In 1909, Arvid Afzelius presented his research on an expanding, ring-like lesion, Erythema migrans (EM), linked to what would later become known as Lyme disease.
Lyme disease, as we know it today, was first identified in 1975 following an unexplained outbreak of arthritis near the town of Lyme, Connecticut.
Over the last 20 years, cases of Lyme disease have tripled and, in fact, the disease is believed to affect about 300,000 Americans each year.
Lyme disease is a condition most often spread by blacklegged ticks and nymphs (immature ticks) found in wooded areas. In the United States, it is most prevalent in the Northeast (primarily Pennsylvania and New York) and the north Midwest (primarily Minnesota and Wisconsin) and coastal regions.
As to why it is spreading so far, and so rapidly, we only need to look to the ever-increasing deforestation and development that is forcing more and more deer, and ticks, into ever-increasing proximity to humans.
Unfortunately, Lyme disease can be very difficult to diagnose correctly. Unless you actually see the tick on your skin, you may not even know you were bitten until you start to experience a wide range of correlated symptoms. While it can be difficult to spot and diagnose, if left untreated Lyme disease can lead to debilitating neurological and cardiovascular effects.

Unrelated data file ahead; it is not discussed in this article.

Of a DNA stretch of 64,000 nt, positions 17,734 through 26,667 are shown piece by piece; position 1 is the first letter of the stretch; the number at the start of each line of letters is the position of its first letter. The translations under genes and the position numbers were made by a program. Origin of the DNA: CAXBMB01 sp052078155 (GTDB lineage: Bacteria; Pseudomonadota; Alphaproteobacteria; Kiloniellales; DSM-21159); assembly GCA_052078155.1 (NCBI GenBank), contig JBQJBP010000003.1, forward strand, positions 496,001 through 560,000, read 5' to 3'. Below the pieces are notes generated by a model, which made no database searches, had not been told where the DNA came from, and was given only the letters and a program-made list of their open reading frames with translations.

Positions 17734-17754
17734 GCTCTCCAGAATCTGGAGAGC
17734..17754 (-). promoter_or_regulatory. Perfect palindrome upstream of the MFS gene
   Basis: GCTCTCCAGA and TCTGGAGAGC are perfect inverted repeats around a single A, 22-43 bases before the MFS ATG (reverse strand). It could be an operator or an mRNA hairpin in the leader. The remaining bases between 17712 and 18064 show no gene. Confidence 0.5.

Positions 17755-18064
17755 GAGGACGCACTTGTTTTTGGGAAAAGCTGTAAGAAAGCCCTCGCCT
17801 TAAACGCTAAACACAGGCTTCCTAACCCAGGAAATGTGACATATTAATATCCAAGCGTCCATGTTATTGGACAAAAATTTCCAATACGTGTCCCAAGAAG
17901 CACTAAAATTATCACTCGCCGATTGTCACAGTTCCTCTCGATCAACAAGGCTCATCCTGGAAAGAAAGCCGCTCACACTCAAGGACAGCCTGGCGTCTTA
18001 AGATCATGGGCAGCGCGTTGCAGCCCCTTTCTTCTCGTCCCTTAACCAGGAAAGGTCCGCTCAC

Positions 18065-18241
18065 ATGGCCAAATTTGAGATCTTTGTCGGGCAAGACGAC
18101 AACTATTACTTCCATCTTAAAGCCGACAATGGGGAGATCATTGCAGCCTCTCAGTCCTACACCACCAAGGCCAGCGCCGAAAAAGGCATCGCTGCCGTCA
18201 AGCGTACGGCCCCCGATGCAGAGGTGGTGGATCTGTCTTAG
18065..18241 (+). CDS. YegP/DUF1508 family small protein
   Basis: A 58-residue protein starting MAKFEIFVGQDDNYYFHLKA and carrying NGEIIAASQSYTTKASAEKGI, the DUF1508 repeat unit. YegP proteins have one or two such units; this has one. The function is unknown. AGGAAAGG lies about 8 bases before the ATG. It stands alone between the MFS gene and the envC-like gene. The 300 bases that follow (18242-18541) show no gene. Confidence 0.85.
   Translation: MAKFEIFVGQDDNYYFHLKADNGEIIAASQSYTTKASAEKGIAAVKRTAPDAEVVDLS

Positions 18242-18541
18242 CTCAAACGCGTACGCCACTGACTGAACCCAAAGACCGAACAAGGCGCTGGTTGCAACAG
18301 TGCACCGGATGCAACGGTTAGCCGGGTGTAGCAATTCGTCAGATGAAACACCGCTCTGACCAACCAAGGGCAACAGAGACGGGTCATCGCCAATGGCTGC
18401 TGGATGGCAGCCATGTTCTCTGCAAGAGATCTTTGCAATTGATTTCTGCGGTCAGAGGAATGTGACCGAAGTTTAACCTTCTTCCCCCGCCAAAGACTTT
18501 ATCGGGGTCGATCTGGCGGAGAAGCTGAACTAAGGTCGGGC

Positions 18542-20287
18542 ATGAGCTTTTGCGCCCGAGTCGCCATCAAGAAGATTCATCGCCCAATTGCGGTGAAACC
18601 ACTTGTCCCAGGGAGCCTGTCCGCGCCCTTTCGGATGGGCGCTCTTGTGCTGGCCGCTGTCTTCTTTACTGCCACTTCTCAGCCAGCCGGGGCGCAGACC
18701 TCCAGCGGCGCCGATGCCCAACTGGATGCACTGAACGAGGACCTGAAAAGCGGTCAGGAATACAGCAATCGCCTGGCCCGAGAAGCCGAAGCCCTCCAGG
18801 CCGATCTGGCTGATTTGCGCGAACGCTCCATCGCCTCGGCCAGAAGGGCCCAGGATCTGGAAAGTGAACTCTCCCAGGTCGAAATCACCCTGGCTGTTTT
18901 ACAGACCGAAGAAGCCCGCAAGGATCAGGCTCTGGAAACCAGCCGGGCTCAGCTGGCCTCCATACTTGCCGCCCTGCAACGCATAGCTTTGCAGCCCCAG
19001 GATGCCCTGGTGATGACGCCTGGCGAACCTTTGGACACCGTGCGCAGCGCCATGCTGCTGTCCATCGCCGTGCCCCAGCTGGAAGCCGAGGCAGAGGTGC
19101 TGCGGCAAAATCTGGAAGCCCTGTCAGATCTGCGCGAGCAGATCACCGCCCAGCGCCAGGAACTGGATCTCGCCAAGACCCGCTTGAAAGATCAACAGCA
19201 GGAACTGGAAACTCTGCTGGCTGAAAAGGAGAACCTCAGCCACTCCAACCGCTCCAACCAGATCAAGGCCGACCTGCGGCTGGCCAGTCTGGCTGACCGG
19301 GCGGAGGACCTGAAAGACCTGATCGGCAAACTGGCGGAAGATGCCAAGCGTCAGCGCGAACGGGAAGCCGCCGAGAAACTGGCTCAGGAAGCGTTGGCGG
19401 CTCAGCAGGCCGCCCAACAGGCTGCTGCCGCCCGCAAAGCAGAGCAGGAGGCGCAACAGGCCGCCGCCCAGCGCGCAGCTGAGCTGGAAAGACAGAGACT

In its early stages, the disease can seem much like the flu, with body aches, headaches, fatigue and fever, sometimes accompanied by a rash. Not everyone gets a rash, or gets the rash that looks like a bullseye. The rash begins as a small red spot and can either stay small, or spread to cover large parts of your body.
One of the more dangerous effects of Lyme disease is swollen and painful joints. If left untreated, as mentioned, this can lead to lifelong arthritis in patients with Lyme disease. These symptoms can also be met with further neurological effects like numbness or weakness in muscles, temporary paralysis of facial muscles, dizziness, shortness of breath and irregular heartbeat.